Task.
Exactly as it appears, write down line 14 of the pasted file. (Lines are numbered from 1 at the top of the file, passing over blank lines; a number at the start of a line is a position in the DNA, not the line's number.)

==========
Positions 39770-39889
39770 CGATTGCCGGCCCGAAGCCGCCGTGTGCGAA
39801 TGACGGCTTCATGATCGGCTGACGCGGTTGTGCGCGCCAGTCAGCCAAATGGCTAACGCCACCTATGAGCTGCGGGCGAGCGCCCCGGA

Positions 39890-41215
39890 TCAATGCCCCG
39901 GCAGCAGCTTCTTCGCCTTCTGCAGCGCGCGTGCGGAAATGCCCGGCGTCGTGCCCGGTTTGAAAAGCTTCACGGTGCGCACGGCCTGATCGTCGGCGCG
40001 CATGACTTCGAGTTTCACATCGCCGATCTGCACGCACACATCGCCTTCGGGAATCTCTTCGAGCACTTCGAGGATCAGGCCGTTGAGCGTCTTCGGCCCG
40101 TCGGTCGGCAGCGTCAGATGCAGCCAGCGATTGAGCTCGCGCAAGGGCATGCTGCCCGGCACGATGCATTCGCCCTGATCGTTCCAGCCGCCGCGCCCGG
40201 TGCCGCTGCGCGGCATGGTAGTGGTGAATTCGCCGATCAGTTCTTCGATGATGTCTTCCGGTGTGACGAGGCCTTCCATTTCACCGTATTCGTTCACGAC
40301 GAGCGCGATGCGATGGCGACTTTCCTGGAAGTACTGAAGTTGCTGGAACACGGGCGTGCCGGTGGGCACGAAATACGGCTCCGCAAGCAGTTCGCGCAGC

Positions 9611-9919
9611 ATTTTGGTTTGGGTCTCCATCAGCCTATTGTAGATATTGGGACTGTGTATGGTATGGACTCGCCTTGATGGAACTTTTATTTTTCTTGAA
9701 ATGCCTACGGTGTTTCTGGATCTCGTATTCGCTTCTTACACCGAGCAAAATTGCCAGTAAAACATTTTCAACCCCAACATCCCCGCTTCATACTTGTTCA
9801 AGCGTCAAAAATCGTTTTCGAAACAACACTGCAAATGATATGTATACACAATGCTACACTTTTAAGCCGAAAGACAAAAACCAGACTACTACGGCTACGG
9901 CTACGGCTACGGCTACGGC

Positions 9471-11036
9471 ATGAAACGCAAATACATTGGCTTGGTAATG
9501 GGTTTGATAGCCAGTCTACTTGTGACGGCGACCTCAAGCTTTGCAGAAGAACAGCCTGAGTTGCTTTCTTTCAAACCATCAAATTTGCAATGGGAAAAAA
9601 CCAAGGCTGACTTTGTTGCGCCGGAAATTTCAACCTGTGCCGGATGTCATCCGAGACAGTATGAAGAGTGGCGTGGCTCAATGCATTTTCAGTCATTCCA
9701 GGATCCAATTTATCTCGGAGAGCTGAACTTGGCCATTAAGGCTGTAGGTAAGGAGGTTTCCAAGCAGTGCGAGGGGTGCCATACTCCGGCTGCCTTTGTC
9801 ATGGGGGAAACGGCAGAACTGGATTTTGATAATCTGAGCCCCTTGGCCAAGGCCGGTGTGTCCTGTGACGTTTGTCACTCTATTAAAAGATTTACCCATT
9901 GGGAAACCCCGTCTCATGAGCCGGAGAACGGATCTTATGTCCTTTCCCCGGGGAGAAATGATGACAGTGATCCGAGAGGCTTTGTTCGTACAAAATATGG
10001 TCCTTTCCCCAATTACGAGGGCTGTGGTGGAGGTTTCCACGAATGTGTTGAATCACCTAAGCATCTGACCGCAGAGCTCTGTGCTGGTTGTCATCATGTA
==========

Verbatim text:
9801 AGCGTCAAAAATCGTTTTCGAAACAACACTGCAAATGATATGTATACACAATGCTACACTTTTAAGCCGAAAGACAAAAACCAGACTACTACGGCTACGG